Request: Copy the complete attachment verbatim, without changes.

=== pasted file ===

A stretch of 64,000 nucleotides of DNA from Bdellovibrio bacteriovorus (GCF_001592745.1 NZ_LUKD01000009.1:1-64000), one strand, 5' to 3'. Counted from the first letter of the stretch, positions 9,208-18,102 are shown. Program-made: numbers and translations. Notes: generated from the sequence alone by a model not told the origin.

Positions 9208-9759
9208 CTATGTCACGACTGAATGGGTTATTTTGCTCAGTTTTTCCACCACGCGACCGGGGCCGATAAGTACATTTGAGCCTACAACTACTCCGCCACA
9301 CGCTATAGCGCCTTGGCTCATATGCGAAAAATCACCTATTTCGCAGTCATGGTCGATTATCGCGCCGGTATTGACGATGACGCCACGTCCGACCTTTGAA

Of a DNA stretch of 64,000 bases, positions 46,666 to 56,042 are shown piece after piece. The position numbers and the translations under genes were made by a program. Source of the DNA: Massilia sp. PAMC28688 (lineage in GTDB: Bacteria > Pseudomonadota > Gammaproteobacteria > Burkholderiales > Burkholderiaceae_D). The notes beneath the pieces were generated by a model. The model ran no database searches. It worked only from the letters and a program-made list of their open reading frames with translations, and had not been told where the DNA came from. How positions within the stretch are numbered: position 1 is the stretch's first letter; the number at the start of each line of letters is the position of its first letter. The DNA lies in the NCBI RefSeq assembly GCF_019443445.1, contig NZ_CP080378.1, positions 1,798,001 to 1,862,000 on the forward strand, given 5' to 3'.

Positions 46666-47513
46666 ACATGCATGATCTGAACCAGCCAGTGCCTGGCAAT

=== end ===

A stretch of 64,000 nucleotides of DNA from Bdellovibrio bacteriovorus (GCF_001592745.1 NZ_LUKD01000009.1:1-64000), one strand, 5' to 3'. Counted from the first letter of the stretch, positions 9,208-18,102 are shown. Program-made: numbers and translations. Notes: generated from the sequence alone by a model not told the origin.

Positions 9208-9759
9208 CTATGTCACGACTGAATGGGTTATTTTGCTCAGTTTTTCCACCACGCGACCGGGGCCGATAAGTACATTTGAGCCTACAACTACTCCGCCACA
9301 CGCTATAGCGCCTTGGCTCATATGCGAAAAATCACCTATTTCGCAGTCATGGTCGATTATCGCGCCGGTATTGACGATGACGCCACGTCCGACCTTTGAA

Of a DNA stretch of 64,000 bases, positions 46,666 to 56,042 are shown piece after piece. The position numbers and the translations under genes were made by a program. Source of the DNA: Massilia sp. PAMC28688 (lineage in GTDB: Bacteria > Pseudomonadota > Gammaproteobacteria > Burkholderiales > Burkholderiaceae_D). The notes beneath the pieces were generated by a model. The model ran no database searches. It worked only from the letters and a program-made list of their open reading frames with translations, and had not been told where the DNA came from. How positions within the stretch are numbered: position 1 is the stretch's first letter; the number at the start of each line of letters is the position of its first letter. The DNA lies in the NCBI RefSeq assembly GCF_019443445.1, contig NZ_CP080378.1, positions 1,798,001 to 1,862,000 on the forward strand, given 5' to 3'.

Positions 46666-47513
46666 ACATGCATGATCTGAACCAGCCAGTGCCTGGCAAT